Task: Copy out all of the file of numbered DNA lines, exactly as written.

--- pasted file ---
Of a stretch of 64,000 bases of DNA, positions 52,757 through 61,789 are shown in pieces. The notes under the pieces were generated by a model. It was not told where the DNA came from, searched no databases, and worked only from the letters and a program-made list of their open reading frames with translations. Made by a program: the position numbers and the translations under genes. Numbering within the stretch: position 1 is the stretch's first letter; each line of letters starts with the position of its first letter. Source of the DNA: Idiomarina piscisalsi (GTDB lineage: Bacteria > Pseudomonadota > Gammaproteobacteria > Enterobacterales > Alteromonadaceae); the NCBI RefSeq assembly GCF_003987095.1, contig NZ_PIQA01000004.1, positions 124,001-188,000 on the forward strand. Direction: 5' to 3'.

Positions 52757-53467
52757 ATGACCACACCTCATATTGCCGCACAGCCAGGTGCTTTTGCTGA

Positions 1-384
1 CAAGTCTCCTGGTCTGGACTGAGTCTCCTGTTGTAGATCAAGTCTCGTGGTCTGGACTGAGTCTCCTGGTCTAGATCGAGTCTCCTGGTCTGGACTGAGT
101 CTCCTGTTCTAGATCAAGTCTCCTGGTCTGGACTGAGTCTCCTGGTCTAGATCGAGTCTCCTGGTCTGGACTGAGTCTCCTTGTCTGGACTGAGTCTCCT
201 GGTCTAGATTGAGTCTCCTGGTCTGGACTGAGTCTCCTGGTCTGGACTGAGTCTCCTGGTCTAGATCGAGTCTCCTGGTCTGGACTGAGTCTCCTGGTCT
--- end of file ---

Of a stretch of 64,000 bases of DNA, positions 52,757 through 61,789 are shown in pieces. The notes under the pieces were generated by a model. It was not told where the DNA came from, searched no databases, and worked only from the letters and a program-made list of their open reading frames with translations. Made by a program: the position numbers and the translations under genes. Numbering within the stretch: position 1 is the stretch's first letter; each line of letters starts with the position of its first letter. Source of the DNA: Idiomarina piscisalsi (GTDB lineage: Bacteria > Pseudomonadota > Gammaproteobacteria > Enterobacterales > Alteromonadaceae); the NCBI RefSeq assembly GCF_003987095.1, contig NZ_PIQA01000004.1, positions 124,001-188,000 on the forward strand. Direction: 5' to 3'.

Positions 52757-53467
52757 ATGACCACACCTCATATTGCCGCACAGCCAGGTGCTTTTGCTGA

Positions 1-384
1 CAAGTCTCCTGGTCTGGACTGAGTCTCCTGTTGTAGATCAAGTCTCGTGGTCTGGACTGAGTCTCCTGGTCTAGATCGAGTCTCCTGGTCTGGACTGAGT
101 CTCCTGTTCTAGATCAAGTCTCCTGGTCTGGACTGAGTCTCCTGGTCTAGATCGAGTCTCCTGGTCTGGACTGAGTCTCCTTGTCTGGACTGAGTCTCCT
201 GGTCTAGATTGAGTCTCCTGGTCTGGACTGAGTCTCCTGGTCTGGACTGAGTCTCCTGGTCTAGATCGAGTCTCCTGGTCTGGACTGAGTCTCCTGGTCT